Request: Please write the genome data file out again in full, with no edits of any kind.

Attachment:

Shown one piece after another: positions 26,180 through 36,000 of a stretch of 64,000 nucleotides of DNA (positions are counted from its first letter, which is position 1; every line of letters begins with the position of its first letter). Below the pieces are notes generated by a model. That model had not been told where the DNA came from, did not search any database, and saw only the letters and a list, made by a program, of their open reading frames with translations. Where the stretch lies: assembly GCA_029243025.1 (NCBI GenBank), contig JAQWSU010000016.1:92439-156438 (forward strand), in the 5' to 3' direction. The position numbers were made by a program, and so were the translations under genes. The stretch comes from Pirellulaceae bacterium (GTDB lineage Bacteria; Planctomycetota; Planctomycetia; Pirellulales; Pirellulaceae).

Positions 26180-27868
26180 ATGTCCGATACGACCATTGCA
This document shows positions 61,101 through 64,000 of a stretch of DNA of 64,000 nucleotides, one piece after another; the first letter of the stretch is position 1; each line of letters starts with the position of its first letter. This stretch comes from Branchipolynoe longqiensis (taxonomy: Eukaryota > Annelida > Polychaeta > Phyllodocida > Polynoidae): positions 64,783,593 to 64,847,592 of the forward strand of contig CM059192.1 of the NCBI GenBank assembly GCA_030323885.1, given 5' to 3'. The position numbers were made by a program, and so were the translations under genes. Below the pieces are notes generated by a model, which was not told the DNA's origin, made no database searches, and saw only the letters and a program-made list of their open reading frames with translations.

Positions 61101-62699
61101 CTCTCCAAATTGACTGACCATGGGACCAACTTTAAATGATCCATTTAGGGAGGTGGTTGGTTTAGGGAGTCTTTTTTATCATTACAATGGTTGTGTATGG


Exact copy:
Shown one piece after another: positions 26,180 through 36,000 of a stretch of 64,000 nucleotides of DNA (positions are counted from its first letter, which is position 1; every line of letters begins with the position of its first letter). Below the pieces are notes generated by a model. That model had not been told where the DNA came from, did not search any database, and saw only the letters and a list, made by a program, of their open reading frames with translations. Where the stretch lies: assembly GCA_029243025.1 (NCBI GenBank), contig JAQWSU010000016.1:92439-156438 (forward strand), in the 5' to 3' direction. The position numbers were made by a program, and so were the translations under genes. The stretch comes from Pirellulaceae bacterium (GTDB lineage Bacteria; Planctomycetota; Planctomycetia; Pirellulales; Pirellulaceae).

Positions 26180-27868
26180 ATGTCCGATACGACCATTGCA
This document shows positions 61,101 through 64,000 of a stretch of DNA of 64,000 nucleotides, one piece after another; the first letter of the stretch is position 1; each line of letters starts with the position of its first letter. This stretch comes from Branchipolynoe longqiensis (taxonomy: Eukaryota > Annelida > Polychaeta > Phyllodocida > Polynoidae): positions 64,783,593 to 64,847,592 of the forward strand of contig CM059192.1 of the NCBI GenBank assembly GCA_030323885.1, given 5' to 3'. The position numbers were made by a program, and so were the translations under genes. Below the pieces are notes generated by a model, which was not told the DNA's origin, made no database searches, and saw only the letters and a program-made list of their open reading frames with translations.

Positions 61101-62699
61101 CTCTCCAAATTGACTGACCATGGGACCAACTTTAAATGATCCATTTAGGGAGGTGGTTGGTTTAGGGAGTCTTTTTTATCATTACAATGGTTGTGTATGG